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Description

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A rigid, scabrous, bluish-green, annual, parasititic herb with erect stems that are branched, quadrangular and grooved on each face. Leaves are thick, scabrous and hispid along the margins. Inflorescence is a spike bearing flowers with fragrant, pink corollas, acuminate bracts and hispid hairy margins. Fruit is a cylindrical or subovoidal, loculicidal capsule enclosing numerous seeds with prominent ridges.

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Distribution in Egypt

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Nile Valley North of Nubia (Location: Delta), Nile Valley North of Nubia, Nubia.

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Global Distribution

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Widespread in dry regions of tropical Africa, Madagascar and Arabia.

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Habitat

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On native and cultivated grasses, especially sugar-cane.

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Life Expectancy

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Annual.

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Size

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Height: 20-50 cm.

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Striga hermonthica

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Striga hermonthica, commonly known as purple witchweed[1] or giant witchweed, is a hemiparasitic plant[1] that belongs to the family Orobanchaceae. It is devastating to major crops such as sorghum (Sorghum bicolor) and rice (Oryza sativa).[2] In sub-Saharan Africa, apart from sorghum and rice, it also infests maize (Zea mays), pearl millet (Pennisetum glaucum), and sugar cane (Saccharum officinarum).[3]

Striga hermonthica has undergone horizontal gene transfer from Sorghum to its nuclear genome. The S. hermonthica gene, ShContig9483, is most like a Sorghum bicolor gene, and additionally shows significant but lesser similarity to a gene from Oryza sativa. It shows no similarity to any known eudicot gene.[2]

Host and symptoms

Purple witchweed infects a variety of grasses, and legumes in sub-saharan Africa including rice, maize, millet, sugarcane, and cowpea. The symptoms mimic that of drought or nutrient-deficiency symptoms. Chlorosis, wilt, and stunting result from witchweed’s ability to extract nutrients from its host. Pre-emergence symptoms are difficult to diagnose secondary to their similarity to general lack of nutrients. Once emergence of the plant has taken place, damage has become too severe to mitigate.[4]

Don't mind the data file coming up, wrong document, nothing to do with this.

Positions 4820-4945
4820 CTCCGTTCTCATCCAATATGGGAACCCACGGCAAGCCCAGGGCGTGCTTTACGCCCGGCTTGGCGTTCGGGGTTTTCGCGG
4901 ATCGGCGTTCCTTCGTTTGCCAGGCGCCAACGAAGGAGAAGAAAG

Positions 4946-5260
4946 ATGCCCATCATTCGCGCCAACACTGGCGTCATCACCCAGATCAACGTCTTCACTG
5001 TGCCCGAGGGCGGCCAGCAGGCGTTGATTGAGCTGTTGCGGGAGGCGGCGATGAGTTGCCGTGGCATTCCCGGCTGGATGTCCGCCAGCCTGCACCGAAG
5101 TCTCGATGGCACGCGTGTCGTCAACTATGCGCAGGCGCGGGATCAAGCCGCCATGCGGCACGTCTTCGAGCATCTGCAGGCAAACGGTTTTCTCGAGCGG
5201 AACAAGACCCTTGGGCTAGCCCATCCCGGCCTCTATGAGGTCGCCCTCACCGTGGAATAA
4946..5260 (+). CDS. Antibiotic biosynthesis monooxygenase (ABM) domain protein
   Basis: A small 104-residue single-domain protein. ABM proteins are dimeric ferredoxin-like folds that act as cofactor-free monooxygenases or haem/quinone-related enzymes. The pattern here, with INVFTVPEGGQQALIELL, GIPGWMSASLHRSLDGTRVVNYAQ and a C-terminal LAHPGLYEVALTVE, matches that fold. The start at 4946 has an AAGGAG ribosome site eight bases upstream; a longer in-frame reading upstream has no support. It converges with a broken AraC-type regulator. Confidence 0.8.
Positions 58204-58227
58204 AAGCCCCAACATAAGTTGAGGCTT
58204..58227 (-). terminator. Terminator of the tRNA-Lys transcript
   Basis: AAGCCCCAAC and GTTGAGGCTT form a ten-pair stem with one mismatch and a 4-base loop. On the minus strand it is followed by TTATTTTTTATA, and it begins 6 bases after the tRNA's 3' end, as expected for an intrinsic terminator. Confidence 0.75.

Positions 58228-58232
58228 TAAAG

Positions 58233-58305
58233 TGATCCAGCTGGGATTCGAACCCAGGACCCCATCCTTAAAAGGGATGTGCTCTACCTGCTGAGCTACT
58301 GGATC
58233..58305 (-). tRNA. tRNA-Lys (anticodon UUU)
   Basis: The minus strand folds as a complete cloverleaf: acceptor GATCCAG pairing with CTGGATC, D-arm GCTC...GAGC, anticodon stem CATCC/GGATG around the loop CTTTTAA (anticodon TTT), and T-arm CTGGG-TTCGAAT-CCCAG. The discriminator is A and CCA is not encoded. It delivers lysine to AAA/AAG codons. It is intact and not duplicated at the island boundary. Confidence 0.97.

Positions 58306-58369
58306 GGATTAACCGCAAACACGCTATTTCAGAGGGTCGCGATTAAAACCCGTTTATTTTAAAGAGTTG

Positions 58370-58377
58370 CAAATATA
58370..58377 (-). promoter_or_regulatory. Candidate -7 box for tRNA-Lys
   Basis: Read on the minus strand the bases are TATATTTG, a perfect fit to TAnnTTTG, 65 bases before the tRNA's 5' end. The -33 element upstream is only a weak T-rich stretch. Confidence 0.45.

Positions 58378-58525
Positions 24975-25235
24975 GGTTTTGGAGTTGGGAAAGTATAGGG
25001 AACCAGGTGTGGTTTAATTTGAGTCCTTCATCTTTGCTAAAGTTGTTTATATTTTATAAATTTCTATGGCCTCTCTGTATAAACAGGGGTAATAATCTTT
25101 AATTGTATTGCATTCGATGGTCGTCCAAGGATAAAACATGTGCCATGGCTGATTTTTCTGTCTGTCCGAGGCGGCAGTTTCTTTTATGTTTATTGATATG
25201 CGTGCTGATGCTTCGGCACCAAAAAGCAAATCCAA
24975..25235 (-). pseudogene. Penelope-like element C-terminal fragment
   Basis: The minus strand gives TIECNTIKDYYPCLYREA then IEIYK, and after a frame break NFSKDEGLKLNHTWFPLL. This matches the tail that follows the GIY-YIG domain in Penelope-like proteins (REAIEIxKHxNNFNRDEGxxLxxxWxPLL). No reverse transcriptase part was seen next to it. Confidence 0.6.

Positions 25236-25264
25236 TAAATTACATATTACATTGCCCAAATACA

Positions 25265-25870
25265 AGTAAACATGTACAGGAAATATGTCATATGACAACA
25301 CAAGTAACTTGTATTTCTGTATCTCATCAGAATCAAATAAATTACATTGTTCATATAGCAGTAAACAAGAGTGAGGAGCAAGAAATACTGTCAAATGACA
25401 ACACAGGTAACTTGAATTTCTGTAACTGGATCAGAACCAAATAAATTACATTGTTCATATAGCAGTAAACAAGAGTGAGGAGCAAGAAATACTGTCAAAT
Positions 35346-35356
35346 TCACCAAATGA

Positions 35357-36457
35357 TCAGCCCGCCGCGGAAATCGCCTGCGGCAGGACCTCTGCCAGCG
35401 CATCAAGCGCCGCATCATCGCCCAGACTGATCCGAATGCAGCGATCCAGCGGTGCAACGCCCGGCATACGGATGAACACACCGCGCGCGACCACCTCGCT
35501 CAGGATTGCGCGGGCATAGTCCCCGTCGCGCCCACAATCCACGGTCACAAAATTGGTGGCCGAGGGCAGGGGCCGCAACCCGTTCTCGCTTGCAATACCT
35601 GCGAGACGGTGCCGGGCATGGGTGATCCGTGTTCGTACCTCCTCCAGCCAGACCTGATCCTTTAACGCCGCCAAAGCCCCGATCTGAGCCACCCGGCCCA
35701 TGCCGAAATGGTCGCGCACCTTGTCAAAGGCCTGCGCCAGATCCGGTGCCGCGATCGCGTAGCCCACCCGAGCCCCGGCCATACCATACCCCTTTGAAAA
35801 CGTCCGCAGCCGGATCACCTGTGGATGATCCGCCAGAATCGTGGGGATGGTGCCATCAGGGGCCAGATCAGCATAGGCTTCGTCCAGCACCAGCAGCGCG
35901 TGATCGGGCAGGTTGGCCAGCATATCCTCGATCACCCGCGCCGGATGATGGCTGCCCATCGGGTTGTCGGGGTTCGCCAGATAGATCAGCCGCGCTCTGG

Parasitic cycle

Seeds of witchweed overwinter in the soil after they are dispersed by wind, water, animals, or human machinery.[5] When the environment is correct, and if the seed is within a few centimeters of the host root, it will begin to germinate. The germinating plant grows towards hormones, called strigolactones, released from the host root.[6][7] The plant grows up the concentration gradient of these strigolactones. In the absence of strigolactone, the striga will not germinate. Strigolactone knockout plants have been used in an attempt to prevent infection by avoiding germination.[7] Once in contact with the root, the witchweed produces a haustorium establishing a parasitic relationship with the plant. It remains underground for several weeks while extracting nutrients. The stem while underground is round and white. After this stage, it emerges from the ground and rapidly flowers and produces seeds. The flowers self pollinate before opening. After emergence, the plant can perform photosynthesis to augment its metabolic demands.[6]

Environment

Witchweed’s ideal temperature for germination is 30-35 °C. Below 20 °C, the seeds will not germinate. Seeds can survive freezing temperatures.[8] However, the longevity of the seed is debated. Most say that under ideal conditions, seeds can remain viable up to 14 years, but wet soils greatly decrease the resilience of the seeds. At most in one year, 74% of viable seeds were lost secondary to wet soil.[9]

Management

Witchweed is historically among the hardest parasitic plants to control. Fusarium oxysporum may be used as a possible biocontrol of witchweed and its host specificity makes it a good candidate. This fungus is thought to infect the early vasculature of the Striga plant.[10] Applying native strains of Fusarium oxysporum has not shown adequate crop restoration. However, using strains selected for their ability to over-produce specific amino acids[11][12] has shown highly effective results. Data on 500 Striga-infested farms were obtained in paired plot trials over two growing seasons in 2014-2015, using hybrid seed and fertilizer compared to hybrid seed, fertilizer and FoxyT14 (a trio of the virulence-enhanced strains for Fusarium). Most (99.6%) of the farmers had equal or greater yield in their Foxy T14 plots relative to yield in their comparable farmer-practice plots without Foxy T14. The average maize yield in the March–June rains season was increased by 56.5% in Foxy T14 plots relative to the farmer-practice plots (p < 0.0001, pair-wise t-test). Approximately one third of the farmers doubled their yield in this test.[13] This technology development is called The Toothpick Project[14] based on mechanism used to deliver the fungal strains to smallholder farmers via a toothpick, where the farmer can make a fresh, on-farm inoculum by growing the fungal strains on cooked rice. The project is being launched in Kenya and a team of scientists in eleven other countries is working on isolating local strains for development.